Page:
A hamper drive is helping these St. John's students make the most of a challenging Ramadan
Students have bought groceries for dozens of people
Ramadan is usually one of the most social months of the year for Muslims, although international student Akheel Mohammed can only describe this year as "difficult" because of COVID-19 restrictions.
But Mohammed and a group of other Muslim students are trying to make it easier for some.
The Muslim Students Association at Memorial University is offering iftar hampers to students and families who are fasting from dawn to dusk and anyone else in the community who may be struggling.
"As soon as Ramadan started we were like, 'We have to do this, we have to do something for the community,'" said Mohammed, a second-year mechanical engineering student from India.
This is a very, very different Ramadan for every single Muslim.- Akheel Mohammed
"We know out there people are suffering and some people are not well."
He said the suffering is evident by the numbers of names his group has collected.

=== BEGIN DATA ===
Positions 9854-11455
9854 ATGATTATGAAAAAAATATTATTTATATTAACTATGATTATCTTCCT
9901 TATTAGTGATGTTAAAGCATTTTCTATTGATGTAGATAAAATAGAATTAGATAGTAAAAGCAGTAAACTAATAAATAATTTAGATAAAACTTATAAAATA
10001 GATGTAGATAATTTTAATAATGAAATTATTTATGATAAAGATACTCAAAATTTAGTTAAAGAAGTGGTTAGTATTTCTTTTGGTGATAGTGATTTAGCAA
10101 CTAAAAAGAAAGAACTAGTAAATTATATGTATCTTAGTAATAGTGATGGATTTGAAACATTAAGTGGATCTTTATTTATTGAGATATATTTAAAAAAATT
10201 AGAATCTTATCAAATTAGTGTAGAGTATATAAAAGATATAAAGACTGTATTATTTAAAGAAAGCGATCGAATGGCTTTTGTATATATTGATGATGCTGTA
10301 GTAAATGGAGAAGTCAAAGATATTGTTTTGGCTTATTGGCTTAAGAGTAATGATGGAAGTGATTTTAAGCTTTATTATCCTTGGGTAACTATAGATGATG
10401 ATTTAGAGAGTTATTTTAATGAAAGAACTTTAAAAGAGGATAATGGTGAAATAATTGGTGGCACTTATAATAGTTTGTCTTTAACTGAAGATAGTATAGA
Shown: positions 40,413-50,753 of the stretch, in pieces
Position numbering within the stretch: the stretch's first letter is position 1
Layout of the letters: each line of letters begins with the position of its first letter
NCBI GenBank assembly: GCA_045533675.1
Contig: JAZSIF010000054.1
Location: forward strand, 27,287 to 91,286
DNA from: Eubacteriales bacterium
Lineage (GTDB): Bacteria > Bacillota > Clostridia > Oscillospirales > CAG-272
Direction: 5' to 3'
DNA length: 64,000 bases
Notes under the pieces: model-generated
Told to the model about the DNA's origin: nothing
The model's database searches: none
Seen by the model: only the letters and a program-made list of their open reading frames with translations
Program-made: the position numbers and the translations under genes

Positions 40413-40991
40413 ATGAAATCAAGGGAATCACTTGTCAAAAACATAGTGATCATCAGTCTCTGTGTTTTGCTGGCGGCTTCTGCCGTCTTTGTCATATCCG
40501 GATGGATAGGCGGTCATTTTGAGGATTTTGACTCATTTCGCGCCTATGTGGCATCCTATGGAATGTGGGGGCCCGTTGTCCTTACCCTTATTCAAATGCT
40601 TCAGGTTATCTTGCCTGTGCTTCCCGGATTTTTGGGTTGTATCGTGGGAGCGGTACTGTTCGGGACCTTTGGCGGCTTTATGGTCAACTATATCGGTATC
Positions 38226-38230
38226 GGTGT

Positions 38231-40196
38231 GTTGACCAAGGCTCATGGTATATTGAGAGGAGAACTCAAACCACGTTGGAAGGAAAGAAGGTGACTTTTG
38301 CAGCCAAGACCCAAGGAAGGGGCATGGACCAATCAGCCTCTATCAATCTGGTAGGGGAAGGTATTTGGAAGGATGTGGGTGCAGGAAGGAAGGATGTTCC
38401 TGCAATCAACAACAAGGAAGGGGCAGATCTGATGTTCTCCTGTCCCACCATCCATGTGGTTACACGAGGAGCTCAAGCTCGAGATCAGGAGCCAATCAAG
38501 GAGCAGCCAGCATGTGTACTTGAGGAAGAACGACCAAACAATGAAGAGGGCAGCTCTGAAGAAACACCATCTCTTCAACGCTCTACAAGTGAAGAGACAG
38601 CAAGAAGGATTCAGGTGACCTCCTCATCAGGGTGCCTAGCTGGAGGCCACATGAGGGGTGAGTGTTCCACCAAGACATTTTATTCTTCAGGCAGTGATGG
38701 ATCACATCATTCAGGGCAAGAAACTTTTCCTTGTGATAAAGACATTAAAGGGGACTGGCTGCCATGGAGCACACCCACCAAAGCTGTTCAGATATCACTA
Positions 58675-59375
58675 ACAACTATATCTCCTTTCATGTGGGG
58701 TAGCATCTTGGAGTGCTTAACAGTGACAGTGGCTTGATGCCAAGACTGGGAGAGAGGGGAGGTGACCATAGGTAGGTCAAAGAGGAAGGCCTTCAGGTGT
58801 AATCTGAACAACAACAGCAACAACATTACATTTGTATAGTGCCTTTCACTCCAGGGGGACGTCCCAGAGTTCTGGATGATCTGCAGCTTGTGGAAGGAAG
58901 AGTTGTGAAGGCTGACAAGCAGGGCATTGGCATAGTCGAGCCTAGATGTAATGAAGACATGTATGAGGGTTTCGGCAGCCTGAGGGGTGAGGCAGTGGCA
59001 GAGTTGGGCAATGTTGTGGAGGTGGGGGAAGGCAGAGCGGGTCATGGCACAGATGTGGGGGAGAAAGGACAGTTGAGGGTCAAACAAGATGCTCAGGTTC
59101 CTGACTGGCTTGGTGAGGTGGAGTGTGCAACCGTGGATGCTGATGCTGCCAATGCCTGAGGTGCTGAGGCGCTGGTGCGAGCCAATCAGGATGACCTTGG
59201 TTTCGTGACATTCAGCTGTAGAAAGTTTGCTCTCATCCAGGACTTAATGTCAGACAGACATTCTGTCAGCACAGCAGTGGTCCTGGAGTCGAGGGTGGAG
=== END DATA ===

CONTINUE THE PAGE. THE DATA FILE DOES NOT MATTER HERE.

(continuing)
Mohammed said when the association opened registration on a Facebook page, they thought they would get maybe 50 or 60 people.
It was double that in the first week.
By their third week, the handful of Muslim students has delivered over 200 hampers.
"We were quite surprised," he said. "It's really sad to see because this pandemic has been hitting everyone really hard."
People who are seeking help can register on the association's Facebook page. Every Friday, groceries are delivered using a contactless system.
Each hamper costs between $20 to $25 to supply, which means the group is relying on donations through Facebook, GoFundMe and the local Muslim community.
"Before we could even ask for donations, they were ready to give," said Mohammed.
The best part of the initiative, according to Mohammed, is the reactions they get from people after they've been helped.
Because of the contactless delivery system, the group says it receives kind words through video messages and Facebook messages.
"That is the most happiest part in the whole process."
Students celebrate without family and friends
Ramadan, Islam's holiest month, is a time for self-reflection and self-discipline while spending time with friends and family.
But with COVID-19 safety measures in place, large iftar dinners with friends and family are prohibited.
"This is a very, very different Ramadan for every single Muslim," said Mohammed. "It's really, really difficult. It's unusual."
"The most important part of Ramadan is missing," he said, referring to communal "tarawih" prayers that happen every night in mosques around the world.
But he said as international students they are sticking together to make this year's Ramadan the best they can.
"We are really glad to do this work for Canadians and everyone.… It really brings joy to all of the international students."